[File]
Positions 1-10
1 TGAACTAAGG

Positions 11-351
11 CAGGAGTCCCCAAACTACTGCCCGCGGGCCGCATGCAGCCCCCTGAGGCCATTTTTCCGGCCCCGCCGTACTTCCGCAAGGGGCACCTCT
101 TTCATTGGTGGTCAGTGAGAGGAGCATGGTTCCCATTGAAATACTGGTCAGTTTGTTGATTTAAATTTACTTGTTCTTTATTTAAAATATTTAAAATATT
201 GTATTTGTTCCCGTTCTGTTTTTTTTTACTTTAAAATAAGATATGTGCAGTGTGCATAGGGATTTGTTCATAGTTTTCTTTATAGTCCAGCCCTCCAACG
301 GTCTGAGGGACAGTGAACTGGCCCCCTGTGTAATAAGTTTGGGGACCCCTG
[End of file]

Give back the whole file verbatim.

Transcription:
Positions 1-10
1 TGAACTAAGG

Positions 11-351
11 CAGGAGTCCCCAAACTACTGCCCGCGGGCCGCATGCAGCCCCCTGAGGCCATTTTTCCGGCCCCGCCGTACTTCCGCAAGGGGCACCTCT
101 TTCATTGGTGGTCAGTGAGAGGAGCATGGTTCCCATTGAAATACTGGTCAGTTTGTTGATTTAAATTTACTTGTTCTTTATTTAAAATATTTAAAATATT
201 GTATTTGTTCCCGTTCTGTTTTTTTTTACTTTAAAATAAGATATGTGCAGTGTGCATAGGGATTTGTTCATAGTTTTCTTTATAGTCCAGCCCTCCAACG
301 GTCTGAGGGACAGTGAACTGGCCCCCTGTGTAATAAGTTTGGGGACCCCTG